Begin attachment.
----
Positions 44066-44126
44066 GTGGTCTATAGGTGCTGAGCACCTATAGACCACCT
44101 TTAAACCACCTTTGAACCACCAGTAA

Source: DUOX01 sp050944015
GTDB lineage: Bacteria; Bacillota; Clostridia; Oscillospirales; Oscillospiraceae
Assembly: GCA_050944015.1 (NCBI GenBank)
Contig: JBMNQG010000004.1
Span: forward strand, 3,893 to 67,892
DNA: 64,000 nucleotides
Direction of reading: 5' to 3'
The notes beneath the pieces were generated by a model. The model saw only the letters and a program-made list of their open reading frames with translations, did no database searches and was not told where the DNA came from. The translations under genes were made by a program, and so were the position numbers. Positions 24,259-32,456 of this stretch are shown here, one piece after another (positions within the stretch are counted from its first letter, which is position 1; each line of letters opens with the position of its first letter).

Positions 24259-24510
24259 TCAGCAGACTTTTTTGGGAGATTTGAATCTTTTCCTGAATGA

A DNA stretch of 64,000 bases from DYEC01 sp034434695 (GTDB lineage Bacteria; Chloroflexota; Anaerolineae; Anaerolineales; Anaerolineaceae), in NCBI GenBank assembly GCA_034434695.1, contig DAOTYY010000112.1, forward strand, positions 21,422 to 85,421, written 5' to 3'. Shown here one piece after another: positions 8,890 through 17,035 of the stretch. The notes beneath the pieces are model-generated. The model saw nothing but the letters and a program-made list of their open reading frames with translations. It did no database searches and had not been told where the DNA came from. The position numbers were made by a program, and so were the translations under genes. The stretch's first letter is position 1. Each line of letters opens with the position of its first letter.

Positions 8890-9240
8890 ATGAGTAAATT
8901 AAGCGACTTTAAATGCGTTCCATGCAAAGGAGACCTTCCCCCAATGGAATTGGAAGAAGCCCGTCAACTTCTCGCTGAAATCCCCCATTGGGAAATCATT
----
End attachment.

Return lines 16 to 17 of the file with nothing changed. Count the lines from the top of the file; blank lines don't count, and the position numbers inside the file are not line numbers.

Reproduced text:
8890 ATGAGTAAATT
8901 AAGCGACTTTAAATGCGTTCCATGCAAAGGAGACCTTCCCCCAATGGAATTGGAAGAAGCCCGTCAACTTCTCGCTGAAATCCCCCATTGGGAAATCATT